3. STEM is for the enterprise, too

I also realized that the STEM (science, technology, engineering, and mathematics) approach to education could be applied at the enterprise level. STEM educators focus on hands-on experience, getting students to build things themselves. In doing that, students learn more rapidly and more deeply than in a pure classroom situation. I’ve used that insight in my work—taking educational devices such as littleBits (programmable electronic building blocks that grew out of the MIT Media Lab) to trade shows and workshops—to explain how the internet of things (IoT) works. REV Robotics is another edtech startup that works closely with FIRST to bring robot kits and parts to kids globally, through the new FIRST Global program. It would be interesting to have an enterprise contest like this, too.

4. Open source rules

Much of what the FIRST Robotics teams do is possible only because of the widespread availability of open source tools as well as a vast set of guides, tutorials, and reference material—all freely available on the internet. Making your robot “see” objects during the competition so it can pick up a ball, for example, requires sophisticated integration of a camera, processors, and software to capture and analyze digital images. Thankfully, OpenCV is one of the popular open source computer-vision libraries that greatly simplify these tasks, and many FIRST teams use it. The open source culture is also evident in the code that teams make publically available on GitHub.

5. Tomorrow’s talent is here

Finally, the experience was beneficial to my company. High school students are not an immediate target for PwC recruiters, but chances are good that these students will remember PwC in four to six years when they’re looking for their first post-college jobs. Being involved in the robotics team helped reinforce PwC’s brand as a technology company. Given that PwC competes for tech talent with the Apples and Amazons of the world, as well as various enticing startups, that’s an advantage I welcome.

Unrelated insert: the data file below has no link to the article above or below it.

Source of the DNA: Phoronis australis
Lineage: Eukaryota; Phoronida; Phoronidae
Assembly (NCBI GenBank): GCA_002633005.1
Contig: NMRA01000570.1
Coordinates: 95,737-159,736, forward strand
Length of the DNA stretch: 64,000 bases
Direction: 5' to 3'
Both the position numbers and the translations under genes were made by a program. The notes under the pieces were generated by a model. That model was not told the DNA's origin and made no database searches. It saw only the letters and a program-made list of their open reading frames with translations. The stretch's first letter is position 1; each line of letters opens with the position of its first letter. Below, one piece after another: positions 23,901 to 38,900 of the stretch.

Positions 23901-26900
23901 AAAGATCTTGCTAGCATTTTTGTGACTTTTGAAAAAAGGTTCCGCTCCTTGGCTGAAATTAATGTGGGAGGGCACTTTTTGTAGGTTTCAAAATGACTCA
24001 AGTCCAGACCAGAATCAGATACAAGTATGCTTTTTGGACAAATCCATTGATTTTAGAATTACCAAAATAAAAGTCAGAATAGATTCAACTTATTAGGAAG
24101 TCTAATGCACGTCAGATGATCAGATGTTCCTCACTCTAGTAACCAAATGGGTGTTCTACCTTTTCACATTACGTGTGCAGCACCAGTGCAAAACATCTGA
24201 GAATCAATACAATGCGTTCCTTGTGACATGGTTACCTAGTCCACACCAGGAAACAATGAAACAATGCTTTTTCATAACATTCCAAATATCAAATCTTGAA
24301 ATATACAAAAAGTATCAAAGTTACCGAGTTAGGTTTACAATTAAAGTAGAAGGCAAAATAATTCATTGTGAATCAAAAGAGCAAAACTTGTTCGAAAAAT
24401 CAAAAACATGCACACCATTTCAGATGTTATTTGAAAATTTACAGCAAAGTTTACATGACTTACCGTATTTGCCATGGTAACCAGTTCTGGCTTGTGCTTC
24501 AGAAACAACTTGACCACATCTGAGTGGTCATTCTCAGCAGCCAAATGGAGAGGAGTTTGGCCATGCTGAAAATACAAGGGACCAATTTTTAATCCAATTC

For companies, ensuring the availability of a well-educated workforce that is prepared for a high-tech future is essential. FIRST gave me a glimpse at the enthusiasm of high school students. The program is also a great way for companies to develop a strategic talent pipeline and build their brand with future recruits.

What are you waiting for?

Getting deeply involved in a robotics program like FIRST can give you a firsthand look at a major trend that will have significant impacts across a variety of industries: the integration of hardware and software. I learned more about this integration in six weeks of hands-on volunteer work than I could have in a year of more conventional research.

And as for our team? We made it to the finals in the FIRST Robotics Competition in Houston!

Share on FacebookShare on Google+Tweet about this on TwitterShare on LinkedIn

Industries

Contacts

Chris Curran

Principal and Chief Technologist, PwC US Tel: +1 (214) 754 5055 Email

Vicki Huff Eckert

Global New Business & Innovation Leader Tel: +1 (650) 387 4956 Email

Mark McCaffrey

US Technology, Media and Telecommunications (TMT) Leader Tel: +1 (408) 817 4199 Email